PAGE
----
In honor of this year’s Banned Book Week (9/23-9/29), Humble Bundle is offering a selection of banned, challenged, and generally controversial books and graphic novels. Find out what all the fuss is about, and speak up against censorship. If you’re interested(in the bundle), you can find out more here. And to find out more about Banned Book Week itself, check out the ALA’s page on it at http://www.ala.org/advocacy/bbooks/banned.
Tag Archives: human interest
Author: Sharon Creech
My rating: 4.5 of 5
In the Swiss mountains, far from the noise and bustle of the cities, in the ancient Casa Rosa lives an angel. The angel has been there for hundreds of years, watching over the people of the small village, protecting them and keeping them in line. But the angel isn’t really sure exactly what it’s supposed to do, what angels normally do. It’s never met another angel, has no idea where heaven is, nothing. But it (he? she?) goes on trying to help anyhow. One day, the stillness of the mountains is interrupted by the arrival of the Americans Mr. Pomodoro, who is planning to open a school, and Zola, a girl with boundless energy and brightness. Zola is able to see the angel, unlike most everyone else around, and she quickly recruits the angel’s help with all manner of ideas she has about how things should be run around Casa Rosa. Suddenly life isn’t so still and leisurely anymore. . . .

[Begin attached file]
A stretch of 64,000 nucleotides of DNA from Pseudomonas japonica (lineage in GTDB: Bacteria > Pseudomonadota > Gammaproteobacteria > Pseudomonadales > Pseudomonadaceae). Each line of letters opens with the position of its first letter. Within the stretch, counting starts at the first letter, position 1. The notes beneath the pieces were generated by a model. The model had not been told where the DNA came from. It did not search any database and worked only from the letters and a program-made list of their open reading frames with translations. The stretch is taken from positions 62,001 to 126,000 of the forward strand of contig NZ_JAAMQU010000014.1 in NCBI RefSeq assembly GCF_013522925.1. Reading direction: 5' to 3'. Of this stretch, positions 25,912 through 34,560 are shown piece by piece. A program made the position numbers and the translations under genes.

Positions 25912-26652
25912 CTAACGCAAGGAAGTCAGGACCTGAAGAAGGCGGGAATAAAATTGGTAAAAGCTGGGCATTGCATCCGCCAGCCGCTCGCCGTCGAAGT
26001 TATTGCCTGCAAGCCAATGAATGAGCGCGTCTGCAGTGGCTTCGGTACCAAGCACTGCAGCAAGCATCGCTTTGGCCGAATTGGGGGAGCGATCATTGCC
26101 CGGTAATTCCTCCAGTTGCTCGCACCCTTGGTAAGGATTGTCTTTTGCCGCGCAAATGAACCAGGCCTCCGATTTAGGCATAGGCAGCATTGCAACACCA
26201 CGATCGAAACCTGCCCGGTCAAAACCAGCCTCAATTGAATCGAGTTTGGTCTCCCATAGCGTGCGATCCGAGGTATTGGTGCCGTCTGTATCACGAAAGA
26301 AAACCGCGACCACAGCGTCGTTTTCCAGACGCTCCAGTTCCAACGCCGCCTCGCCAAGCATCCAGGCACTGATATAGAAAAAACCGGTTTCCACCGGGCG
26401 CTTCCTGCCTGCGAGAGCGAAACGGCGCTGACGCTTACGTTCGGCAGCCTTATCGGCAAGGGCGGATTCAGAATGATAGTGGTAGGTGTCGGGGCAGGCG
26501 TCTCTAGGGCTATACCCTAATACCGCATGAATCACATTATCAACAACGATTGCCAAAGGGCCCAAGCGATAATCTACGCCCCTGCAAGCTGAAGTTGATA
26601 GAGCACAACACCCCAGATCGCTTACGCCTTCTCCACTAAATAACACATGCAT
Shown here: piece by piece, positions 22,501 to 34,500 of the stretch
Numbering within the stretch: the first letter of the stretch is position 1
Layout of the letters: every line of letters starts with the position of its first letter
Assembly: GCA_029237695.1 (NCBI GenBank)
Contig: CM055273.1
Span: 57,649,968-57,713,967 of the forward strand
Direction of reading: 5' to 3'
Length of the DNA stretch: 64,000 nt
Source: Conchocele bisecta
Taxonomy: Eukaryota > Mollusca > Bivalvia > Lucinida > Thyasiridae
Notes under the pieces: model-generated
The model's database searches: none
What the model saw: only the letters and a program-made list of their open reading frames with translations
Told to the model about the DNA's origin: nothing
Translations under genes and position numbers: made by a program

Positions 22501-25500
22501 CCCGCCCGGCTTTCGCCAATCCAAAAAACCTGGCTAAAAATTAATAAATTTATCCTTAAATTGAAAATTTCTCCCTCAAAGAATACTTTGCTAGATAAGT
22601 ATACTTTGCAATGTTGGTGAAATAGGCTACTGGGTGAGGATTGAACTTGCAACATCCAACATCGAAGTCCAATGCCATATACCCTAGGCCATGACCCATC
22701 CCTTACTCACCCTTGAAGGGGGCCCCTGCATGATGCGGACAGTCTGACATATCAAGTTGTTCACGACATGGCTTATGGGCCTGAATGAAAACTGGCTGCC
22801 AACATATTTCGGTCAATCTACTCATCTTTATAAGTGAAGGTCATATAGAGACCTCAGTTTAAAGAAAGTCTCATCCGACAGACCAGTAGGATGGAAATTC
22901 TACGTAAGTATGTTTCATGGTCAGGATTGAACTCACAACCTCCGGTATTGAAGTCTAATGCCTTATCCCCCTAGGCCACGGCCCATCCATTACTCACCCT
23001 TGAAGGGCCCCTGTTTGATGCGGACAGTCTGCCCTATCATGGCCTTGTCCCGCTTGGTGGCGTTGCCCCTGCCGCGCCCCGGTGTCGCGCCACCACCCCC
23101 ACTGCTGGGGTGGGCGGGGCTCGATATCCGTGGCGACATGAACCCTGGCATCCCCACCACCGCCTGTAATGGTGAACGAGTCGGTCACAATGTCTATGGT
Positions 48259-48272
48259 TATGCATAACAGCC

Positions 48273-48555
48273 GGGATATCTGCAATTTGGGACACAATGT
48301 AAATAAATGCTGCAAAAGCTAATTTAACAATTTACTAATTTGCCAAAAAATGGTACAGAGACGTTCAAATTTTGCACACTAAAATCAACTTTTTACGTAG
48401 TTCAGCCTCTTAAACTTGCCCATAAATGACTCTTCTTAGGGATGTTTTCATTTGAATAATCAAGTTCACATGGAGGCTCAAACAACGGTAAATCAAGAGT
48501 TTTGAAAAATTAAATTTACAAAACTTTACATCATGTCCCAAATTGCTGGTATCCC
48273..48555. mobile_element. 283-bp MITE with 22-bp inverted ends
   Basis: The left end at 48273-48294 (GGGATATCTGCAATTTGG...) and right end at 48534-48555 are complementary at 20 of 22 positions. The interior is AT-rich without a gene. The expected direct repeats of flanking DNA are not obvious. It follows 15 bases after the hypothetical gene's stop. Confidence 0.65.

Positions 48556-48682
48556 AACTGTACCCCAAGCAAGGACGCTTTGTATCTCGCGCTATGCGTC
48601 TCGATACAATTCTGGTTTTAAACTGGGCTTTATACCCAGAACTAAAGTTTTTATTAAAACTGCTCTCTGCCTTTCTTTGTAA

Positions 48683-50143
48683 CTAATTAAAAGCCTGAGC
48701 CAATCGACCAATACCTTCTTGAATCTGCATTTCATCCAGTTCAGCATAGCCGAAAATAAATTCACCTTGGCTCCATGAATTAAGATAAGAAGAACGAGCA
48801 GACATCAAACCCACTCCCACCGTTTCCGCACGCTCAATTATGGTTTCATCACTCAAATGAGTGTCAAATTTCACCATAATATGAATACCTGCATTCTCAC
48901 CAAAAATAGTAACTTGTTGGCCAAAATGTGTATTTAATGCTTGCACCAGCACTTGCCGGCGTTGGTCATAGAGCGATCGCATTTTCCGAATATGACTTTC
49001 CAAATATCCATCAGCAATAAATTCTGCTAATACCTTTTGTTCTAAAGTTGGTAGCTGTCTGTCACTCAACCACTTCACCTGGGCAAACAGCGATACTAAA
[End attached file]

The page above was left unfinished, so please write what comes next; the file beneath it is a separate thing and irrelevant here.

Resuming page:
I had never read anything by Sharon Creech before, and The Unfinished Angel was truly a pleasant surprise! It is an original, sweet, heart-warming tale of the best sort–a children’s story that looks at people from a different perspective, making us realize once again what it is to truly be human. It’s the sort of story that makes you value compassion once again. The characters are all well written; numerous individuals populate this short book, each with a unique story and personality. Zola is quite the move-and-shaker of the story, always pulling out some surprise or another, but with a sweet hidden side to herself also. And the angel is written impeccably. The entire book is told first-person from the angel’s perspective, and it’s beautiful. The angel is, as the title says, unfinished, incomplete. It doesn’t know its purpose, and it doesn’t always get its words right. This is probably one of the most noticeable charms of the book–it’s written in the angel’s own stumbling dialect, completely comprehensible but with made-up words and almost-right words mixed in all over the place in an absolutely adorable sort of way. I would high recommend The Unfinished Angel to any reader in late elementary on up; it’s really a beautiful story.